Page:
The city of Oak Ridge’s efforts to set a route for a 69-kV power line to Horizon Center, a largely unused industrial park in the west part of the city, continue.
While the need for additional electricity is not in dispute, the path it might take is the subject of controversy. The current proposed route encroaches on a much used existing greenway; is an additional injury to the Horizon Center natural area, which DOE committed to protect from development when the Horizon Center property was transferred for development; and reduces the ecological and recreational value of the adjacent Black Oak Ridge Conservation Easement (BORCE).
The natural area has already suffered incursions that were not properly evaluated (or even acknowledged), including about 2 acres cleared for a natural gas line, another clearing of about 2 acres at the west entrance to Horizon Center, and dumping of road construction spoil in the East Fork Poplar Creek floodplain and the natural area. These individual encroachments add up to significant cumulative impacts. DOE already approved an easement for part of the proposed 69-kV line that would adversely affect both the natural area and the Greenway, but that part of the line won’t be built unless approval is granted to extend it farther east. The city’s request for additional permissions must be rejected now to prevent serious negative impacts to the fragile natural area and the greenway.
Additional power can be supplied to Horizon Center without damaging the resources, but the cost would be higher because the power line would be somewhat longer.
To make a good decision, an economic analysis should be conducted to compare the recreational value of the greenway with the added cost of a longer power line. Anecdotal information indicates the greenway is heavily used by hikers, bikers, birders, and others. Economic analysis in 2006 estimated the annual value of future trail recreation in the BORCE as about $250,000, and with the heavy use of this greenway, the value of the greenway alone surely is even higher.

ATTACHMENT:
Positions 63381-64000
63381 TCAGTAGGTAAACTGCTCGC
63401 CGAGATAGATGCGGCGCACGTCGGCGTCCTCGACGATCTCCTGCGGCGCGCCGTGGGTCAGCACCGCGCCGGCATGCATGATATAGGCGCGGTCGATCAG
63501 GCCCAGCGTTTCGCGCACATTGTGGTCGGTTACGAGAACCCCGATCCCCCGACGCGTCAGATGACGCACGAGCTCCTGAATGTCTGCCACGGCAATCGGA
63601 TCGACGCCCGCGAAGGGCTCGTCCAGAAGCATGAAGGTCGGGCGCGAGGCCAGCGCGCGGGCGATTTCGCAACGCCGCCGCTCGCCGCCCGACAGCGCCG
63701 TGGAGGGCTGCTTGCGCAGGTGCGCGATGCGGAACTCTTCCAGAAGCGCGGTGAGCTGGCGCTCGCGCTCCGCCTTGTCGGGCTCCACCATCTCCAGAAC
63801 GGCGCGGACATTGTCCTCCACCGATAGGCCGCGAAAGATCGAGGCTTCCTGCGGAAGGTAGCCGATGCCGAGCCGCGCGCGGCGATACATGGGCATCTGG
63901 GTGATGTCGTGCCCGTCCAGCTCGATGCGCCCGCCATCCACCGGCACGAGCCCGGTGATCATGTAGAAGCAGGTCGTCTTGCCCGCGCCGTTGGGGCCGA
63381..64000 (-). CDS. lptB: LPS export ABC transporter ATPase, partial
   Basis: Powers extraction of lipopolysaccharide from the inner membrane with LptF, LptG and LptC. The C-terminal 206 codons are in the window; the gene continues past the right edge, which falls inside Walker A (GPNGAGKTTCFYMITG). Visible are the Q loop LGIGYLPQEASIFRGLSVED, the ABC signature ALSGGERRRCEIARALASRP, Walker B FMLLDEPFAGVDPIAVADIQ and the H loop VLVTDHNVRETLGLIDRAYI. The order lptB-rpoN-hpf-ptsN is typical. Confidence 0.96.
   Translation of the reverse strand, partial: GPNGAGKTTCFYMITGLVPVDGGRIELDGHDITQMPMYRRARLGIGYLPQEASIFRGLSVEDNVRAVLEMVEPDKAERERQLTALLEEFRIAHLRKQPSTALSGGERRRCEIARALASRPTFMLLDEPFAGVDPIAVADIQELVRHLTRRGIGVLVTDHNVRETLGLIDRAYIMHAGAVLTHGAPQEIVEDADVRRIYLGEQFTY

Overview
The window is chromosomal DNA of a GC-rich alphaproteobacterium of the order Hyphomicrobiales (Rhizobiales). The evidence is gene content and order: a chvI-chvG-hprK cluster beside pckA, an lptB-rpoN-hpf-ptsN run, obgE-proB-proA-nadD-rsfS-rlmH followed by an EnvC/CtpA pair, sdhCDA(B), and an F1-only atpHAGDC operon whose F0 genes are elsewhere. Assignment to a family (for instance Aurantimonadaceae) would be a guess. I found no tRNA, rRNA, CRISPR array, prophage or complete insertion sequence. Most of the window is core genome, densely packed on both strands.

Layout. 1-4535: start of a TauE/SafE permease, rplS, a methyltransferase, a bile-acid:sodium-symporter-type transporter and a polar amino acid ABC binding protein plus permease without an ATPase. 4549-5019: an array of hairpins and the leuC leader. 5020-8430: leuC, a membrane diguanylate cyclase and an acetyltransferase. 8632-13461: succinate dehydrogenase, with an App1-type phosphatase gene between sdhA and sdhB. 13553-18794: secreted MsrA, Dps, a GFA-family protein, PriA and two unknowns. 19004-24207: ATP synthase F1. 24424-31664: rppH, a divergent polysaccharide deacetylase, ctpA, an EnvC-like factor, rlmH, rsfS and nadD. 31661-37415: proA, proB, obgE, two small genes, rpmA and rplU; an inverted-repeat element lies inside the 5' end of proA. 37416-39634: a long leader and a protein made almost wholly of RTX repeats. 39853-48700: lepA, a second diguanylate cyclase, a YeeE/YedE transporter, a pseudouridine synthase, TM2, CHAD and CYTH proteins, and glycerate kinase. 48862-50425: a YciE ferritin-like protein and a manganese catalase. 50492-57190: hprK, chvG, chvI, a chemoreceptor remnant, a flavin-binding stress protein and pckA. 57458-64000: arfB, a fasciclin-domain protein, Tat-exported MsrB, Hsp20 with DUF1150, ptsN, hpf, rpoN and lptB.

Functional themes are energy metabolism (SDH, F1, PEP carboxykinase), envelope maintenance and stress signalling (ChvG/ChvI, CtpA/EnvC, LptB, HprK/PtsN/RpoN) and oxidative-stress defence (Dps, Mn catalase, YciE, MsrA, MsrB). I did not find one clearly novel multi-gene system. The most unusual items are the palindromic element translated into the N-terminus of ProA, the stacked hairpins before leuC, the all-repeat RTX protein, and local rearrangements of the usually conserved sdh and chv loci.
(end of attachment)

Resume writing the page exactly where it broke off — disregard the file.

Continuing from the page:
Oak Ridge can figure this out! To protect the resources, communication has to go to the city (email CityCouncil@oakridgetn.gov and City Manager email@example.com) encouraging authorities to conduct an economic analysis of the value of the greenway and the natural area, to DOE (David.Adler@orem.doe.gov and firstname.lastname@example.org) to honor its stewardship commitment to the natural area.
Proposed 69 KV Powerline in the news
- Electrical lines proposed on easement for industrial park; some opposition – The Oak Ridger
- Proposed power line on OR’s west end draws some questions from citizens – The Oak Ridger
- Environmental groups, city to talk on power lines proposal – The Oak Ridger
- More negative reactions to city’s new electrical line proposal – The Oak Ridger
- Board looks at moving greenway – The Oak Ridger
- Letters: Comments on proposed power line near BORCE – The Oak Ridger
- Speaker proposes alternate route for controversial Horizon Center power lines – The Oak Ridger